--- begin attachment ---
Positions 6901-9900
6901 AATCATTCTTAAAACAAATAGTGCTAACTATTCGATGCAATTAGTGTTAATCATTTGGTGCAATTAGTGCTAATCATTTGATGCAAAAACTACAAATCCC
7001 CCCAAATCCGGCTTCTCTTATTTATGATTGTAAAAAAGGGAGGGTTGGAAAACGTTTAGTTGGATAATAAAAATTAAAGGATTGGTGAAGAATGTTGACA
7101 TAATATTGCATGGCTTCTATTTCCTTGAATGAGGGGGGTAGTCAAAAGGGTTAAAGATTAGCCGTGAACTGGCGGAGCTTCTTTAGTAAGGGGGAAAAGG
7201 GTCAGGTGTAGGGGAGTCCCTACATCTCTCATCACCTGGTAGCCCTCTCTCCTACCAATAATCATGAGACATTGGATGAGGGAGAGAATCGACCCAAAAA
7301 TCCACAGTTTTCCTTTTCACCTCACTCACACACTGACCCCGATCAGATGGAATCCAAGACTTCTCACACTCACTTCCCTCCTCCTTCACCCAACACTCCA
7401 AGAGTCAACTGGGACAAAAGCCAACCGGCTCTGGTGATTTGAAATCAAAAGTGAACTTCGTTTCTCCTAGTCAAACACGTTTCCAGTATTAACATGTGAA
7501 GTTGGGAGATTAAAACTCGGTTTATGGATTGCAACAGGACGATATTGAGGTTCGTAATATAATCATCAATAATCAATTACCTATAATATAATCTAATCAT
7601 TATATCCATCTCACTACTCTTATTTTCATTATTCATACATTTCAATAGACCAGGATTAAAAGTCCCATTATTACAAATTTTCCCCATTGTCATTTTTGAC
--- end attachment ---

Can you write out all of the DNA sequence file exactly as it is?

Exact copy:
Positions 6901-9900
6901 AATCATTCTTAAAACAAATAGTGCTAACTATTCGATGCAATTAGTGTTAATCATTTGGTGCAATTAGTGCTAATCATTTGATGCAAAAACTACAAATCCC
7001 CCCAAATCCGGCTTCTCTTATTTATGATTGTAAAAAAGGGAGGGTTGGAAAACGTTTAGTTGGATAATAAAAATTAAAGGATTGGTGAAGAATGTTGACA
7101 TAATATTGCATGGCTTCTATTTCCTTGAATGAGGGGGGTAGTCAAAAGGGTTAAAGATTAGCCGTGAACTGGCGGAGCTTCTTTAGTAAGGGGGAAAAGG
7201 GTCAGGTGTAGGGGAGTCCCTACATCTCTCATCACCTGGTAGCCCTCTCTCCTACCAATAATCATGAGACATTGGATGAGGGAGAGAATCGACCCAAAAA
7301 TCCACAGTTTTCCTTTTCACCTCACTCACACACTGACCCCGATCAGATGGAATCCAAGACTTCTCACACTCACTTCCCTCCTCCTTCACCCAACACTCCA
7401 AGAGTCAACTGGGACAAAAGCCAACCGGCTCTGGTGATTTGAAATCAAAAGTGAACTTCGTTTCTCCTAGTCAAACACGTTTCCAGTATTAACATGTGAA
7501 GTTGGGAGATTAAAACTCGGTTTATGGATTGCAACAGGACGATATTGAGGTTCGTAATATAATCATCAATAATCAATTACCTATAATATAATCTAATCAT
7601 TATATCCATCTCACTACTCTTATTTTCATTATTCATACATTTCAATAGACCAGGATTAAAAGTCCCATTATTACAAATTTTCCCCATTGTCATTTTTGAC